The forecast made in April 2017 above shows a powerful El Niño in the works, with equatorial Pacific surface temperatures at about 1°C above normal.

The second chart above shows the recent mid-September forecast, which is now completely opposite. It indicates a La Niña in the pipeline, which means early next year’s satellite sea surface temperatures will be cooled down and the overall global temperature trend will have been flat for some 2 decades.

In the following chart from Tropical Tidbits here presents what sea surface temperatures are at the moment:

Note the relatively frigid equatorial Pacific sea surface temperatures. According to the April forecast (first chart above) by the IRI, we were supposed to be in warm El Niño territory by now, some 1°C warmer.

Also note how much the recent hurricanes have cooled parts of the Atlantic and Caribbean. Still, there’s much contrasting warmth south of the Gulf of Mexico and like meteorologist Joe Bastardi says, the conditions and patterns continue to be ripe for more hurricane incubation.

Next we see the subsurface sea temperature anaomalies for the equatorial Pacific down to 300 meters depth:

Chart: NOAA.

Four months ago subsurface temperatures were much warmer, see page 12 here. Today the NOAA says there is an increasing chance (~55%-60%) of La Niña during the Northern Hemisphere fall and winter 2017-18.

So what can we draw from all this? Expect continued global cool down in the months ahead. At the same time, never exclude the possibility of surprises.


German ARD Meteorologist: “Can’t Blame Climate Change” For This Year’s Hurricanes… “Many Factors”

Last Tuesday morning German flagship ARD public television meteorologist Donald Bäcker surprised some climate-realist viewers here with a very level-headed look at the factors behind hurricane development.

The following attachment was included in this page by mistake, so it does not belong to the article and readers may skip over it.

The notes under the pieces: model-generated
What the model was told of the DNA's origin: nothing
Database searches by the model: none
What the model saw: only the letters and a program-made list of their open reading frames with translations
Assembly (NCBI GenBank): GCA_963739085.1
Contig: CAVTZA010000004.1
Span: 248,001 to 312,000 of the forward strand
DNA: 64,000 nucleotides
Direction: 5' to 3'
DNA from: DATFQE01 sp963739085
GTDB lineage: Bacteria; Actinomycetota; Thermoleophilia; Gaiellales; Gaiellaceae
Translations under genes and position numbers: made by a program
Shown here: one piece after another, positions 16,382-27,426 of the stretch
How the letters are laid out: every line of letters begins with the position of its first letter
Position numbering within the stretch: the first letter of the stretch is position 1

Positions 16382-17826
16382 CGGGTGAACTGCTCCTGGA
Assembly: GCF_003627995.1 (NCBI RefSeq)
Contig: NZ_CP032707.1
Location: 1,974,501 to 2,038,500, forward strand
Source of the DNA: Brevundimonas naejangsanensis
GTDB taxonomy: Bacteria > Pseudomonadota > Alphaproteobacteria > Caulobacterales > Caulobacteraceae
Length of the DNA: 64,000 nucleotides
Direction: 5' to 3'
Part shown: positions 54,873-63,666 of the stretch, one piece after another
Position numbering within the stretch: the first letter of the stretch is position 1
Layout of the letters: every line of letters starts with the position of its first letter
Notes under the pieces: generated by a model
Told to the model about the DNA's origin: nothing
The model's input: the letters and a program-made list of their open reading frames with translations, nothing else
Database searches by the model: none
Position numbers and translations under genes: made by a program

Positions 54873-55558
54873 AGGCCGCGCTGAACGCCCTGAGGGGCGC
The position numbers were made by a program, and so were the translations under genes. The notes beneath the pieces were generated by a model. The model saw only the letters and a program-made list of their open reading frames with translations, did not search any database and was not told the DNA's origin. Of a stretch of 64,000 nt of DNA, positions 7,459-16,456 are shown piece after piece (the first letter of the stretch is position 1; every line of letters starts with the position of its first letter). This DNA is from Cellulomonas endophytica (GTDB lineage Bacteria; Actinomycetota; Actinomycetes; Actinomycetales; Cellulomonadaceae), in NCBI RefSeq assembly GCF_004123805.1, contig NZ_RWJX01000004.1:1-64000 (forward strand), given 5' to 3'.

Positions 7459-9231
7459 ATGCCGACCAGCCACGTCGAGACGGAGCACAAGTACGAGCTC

I use the word “surprise” here because the massive German public media system are generally devout warmists and vigilant gatekeepers against skeptic views. Open discussion here means discussion only among adherents and the like-minded. Anyone with a dissident view usually is branded and excluded.

Before telling viewers the day’s forecast for Germany, Bäcker gave some background information on the current hurricane situation during the first 42 seconds of the clip.


German ARD public television meteorologist Donald Bäcker tells viewers many factors are behind hurricanes, and not just climate change. Image cropped from ARD moma here.

He begins the segment by reminding us that there is “still a large need regarding research on climate and weather“, adding:

We can of course make everything really easy and say the powerful hurricanes in the current season are caused by climate change. But you just can’t do that. With this you cannot explain the years 2008 – 2015, as during this period there were practically no strong hurricanes in the Caribbean region. It has to do with a number of factors, among them ocean currents are to blame, and you need triggering factors. These are the so-called easterlies.”

Bäcker then explained how this year all the factors are in place and the conditions for producing hurricanes are “optimal”. A refreshingly non-dogmatic analysis, and so hats off to the ARD in this one particular case.

Politics, or science?

Of course, it didn’t take long for an alarmist rebuttal to be made two days later. And what better person to provide it than a “scientist” from the ultra-alarmist, politically activist Potsdam Institute for Climate Research: Manfred Stock.

A visibly desperate Stock tells viewers that man is mostly responsible for the terrible hurricanes and insists that the PIK scientists have the data to show it. Stock warns that we are at a crossroads (again) and that unless we change our ways quickly and drastically, we are going to see a catastrophe.